Best,

Skye

 

http://www.nytimes.com/2014/05/18/opinion/sunday/always-hungry-heres-why.html?smid=fb-share&_r=0

In my last post, I provided several links to general introductions of stem cells. In this post, I will share several documentaries that show how bad people are taking advantage of desperate patients who have heard stem cells therapy may give them a last hope.

II. Desperate patients and people who take advantage of their situation

1. BBC Panorama – Stem Cells & Miracles (2009)

(2015-02-22) Youtube.com has taken this BBC video off from their site.

2. CBS 60 Minutes – Stem Cell Snake Oil (2010)

 

This is part 1 of the show; here are the links to part 2, part 3 and part 4.

3. CBS 60 Minutes – Stem cell fraud (2012)

Youtube link

CBS link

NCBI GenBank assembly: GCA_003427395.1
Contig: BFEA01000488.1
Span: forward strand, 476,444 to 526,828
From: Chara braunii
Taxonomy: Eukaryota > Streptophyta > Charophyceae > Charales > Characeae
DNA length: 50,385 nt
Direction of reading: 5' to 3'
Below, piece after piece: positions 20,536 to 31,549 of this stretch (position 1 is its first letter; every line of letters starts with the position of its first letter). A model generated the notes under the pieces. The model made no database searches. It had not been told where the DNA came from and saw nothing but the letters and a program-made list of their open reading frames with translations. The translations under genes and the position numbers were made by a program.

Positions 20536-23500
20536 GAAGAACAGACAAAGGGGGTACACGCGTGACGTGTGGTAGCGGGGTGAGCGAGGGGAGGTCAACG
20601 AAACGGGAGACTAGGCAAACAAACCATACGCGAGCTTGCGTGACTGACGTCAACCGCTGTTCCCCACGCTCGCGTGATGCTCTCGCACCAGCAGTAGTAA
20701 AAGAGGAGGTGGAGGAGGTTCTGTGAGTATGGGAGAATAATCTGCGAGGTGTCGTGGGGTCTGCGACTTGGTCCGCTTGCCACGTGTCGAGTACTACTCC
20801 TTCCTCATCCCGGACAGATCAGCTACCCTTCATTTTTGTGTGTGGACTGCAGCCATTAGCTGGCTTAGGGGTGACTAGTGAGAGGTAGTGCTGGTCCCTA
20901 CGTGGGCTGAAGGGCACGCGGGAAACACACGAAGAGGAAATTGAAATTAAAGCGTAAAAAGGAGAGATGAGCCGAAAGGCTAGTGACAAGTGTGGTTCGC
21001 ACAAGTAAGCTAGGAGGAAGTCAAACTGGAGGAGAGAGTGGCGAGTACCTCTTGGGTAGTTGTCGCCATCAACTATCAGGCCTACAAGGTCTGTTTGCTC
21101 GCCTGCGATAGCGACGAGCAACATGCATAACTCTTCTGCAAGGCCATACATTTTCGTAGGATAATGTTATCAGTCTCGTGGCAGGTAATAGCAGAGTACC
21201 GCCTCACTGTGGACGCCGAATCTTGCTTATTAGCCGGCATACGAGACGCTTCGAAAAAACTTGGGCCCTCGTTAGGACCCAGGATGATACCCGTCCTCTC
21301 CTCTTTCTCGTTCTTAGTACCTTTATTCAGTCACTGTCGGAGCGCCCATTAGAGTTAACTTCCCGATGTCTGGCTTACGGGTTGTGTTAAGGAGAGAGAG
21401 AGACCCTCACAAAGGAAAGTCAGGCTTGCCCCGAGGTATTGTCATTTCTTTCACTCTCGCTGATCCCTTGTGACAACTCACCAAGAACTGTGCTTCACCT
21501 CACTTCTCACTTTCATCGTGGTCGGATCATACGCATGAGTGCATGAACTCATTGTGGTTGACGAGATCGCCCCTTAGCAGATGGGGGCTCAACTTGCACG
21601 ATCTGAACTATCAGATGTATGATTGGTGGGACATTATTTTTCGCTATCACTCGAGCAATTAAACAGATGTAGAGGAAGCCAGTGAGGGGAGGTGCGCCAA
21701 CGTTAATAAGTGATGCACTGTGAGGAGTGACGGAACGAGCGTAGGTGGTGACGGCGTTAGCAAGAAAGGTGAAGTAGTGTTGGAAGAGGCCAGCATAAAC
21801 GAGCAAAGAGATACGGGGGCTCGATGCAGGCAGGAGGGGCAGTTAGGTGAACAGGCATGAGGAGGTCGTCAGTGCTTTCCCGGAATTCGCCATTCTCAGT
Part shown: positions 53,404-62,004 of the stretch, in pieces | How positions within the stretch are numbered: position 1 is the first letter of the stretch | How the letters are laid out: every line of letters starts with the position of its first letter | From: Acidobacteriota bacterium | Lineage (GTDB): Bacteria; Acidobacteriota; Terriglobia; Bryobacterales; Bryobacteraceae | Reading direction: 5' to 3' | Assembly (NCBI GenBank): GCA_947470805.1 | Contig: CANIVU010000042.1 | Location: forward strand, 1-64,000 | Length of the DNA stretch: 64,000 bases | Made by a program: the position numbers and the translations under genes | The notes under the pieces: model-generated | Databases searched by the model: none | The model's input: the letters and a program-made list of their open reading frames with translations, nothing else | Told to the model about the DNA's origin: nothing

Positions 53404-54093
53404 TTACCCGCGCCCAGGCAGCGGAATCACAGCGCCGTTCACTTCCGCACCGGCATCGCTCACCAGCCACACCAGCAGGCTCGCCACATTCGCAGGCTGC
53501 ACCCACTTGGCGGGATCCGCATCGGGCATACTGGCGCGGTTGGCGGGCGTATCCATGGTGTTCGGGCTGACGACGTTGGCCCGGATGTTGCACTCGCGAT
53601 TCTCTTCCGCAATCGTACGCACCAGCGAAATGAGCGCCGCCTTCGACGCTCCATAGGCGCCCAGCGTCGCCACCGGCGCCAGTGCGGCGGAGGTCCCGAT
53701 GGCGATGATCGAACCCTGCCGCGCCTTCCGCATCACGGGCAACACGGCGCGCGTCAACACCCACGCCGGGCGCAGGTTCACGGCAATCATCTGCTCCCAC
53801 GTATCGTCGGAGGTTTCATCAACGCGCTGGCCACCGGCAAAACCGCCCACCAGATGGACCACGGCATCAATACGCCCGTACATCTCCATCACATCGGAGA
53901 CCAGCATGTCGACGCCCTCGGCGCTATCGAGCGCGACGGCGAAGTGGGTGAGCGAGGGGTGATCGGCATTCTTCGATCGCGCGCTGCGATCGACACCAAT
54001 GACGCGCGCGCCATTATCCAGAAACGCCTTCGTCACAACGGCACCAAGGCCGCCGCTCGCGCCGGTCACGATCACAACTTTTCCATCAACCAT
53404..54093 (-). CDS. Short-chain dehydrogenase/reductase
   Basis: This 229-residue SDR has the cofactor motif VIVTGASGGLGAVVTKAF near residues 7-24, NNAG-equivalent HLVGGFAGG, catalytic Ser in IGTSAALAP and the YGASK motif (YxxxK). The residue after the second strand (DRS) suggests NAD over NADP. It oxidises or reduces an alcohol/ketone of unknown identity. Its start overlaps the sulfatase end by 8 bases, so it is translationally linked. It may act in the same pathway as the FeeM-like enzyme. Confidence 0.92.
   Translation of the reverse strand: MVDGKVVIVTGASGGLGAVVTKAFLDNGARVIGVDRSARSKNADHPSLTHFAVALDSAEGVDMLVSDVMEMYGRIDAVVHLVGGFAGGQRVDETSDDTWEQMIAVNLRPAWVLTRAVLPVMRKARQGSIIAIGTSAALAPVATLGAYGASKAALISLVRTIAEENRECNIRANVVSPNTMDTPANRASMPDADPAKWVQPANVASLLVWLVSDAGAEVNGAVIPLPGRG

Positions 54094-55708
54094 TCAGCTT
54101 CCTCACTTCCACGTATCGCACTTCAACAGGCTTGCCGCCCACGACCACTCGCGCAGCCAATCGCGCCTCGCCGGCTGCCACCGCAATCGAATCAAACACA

Over the years, I have been leading a discussion about the ethical and social issues of stem cells research in my class and have used a few useful videos on various aspects. You may find them useful too.

I. Introduction to the topic

References

Here are two recent scientific references that give the current status of iPSCs research and compared that with hESCs, as well as the challenges ahead in research and ethical issues.

  1. Robinton DA, Daley GQ. The promise of induced pluripotent stem cells in research and therapy. Nature. 2012 Jan 18;481(7381):295-305. PubMed PMID: 22258608.
  2. Hug K, Hermerén G. Do we still need human embryonic stem cells for stem cell-based therapies? Epistemic and ethical aspects. Stem Cell Rev. 2011 Nov;7(4):761-74. PubMed PMID: 21461713.

This reference is a general scientific review on various ways that one can reprogramming cells that may potentially be used for therapeutic purposes.

  1.  Gurdon JB, Melton DA. Nuclear reprogramming in cells. Science. 2008 Dec 19;322(5909):1811-5. Review. PubMed PMID: 19095934.

From Washington Post:

For the first time, an experimental treatment made from human embryonic stem cells has shown evidence of helping someone, partially restoring sight to two people suffering from slowly progressing forms of blindness.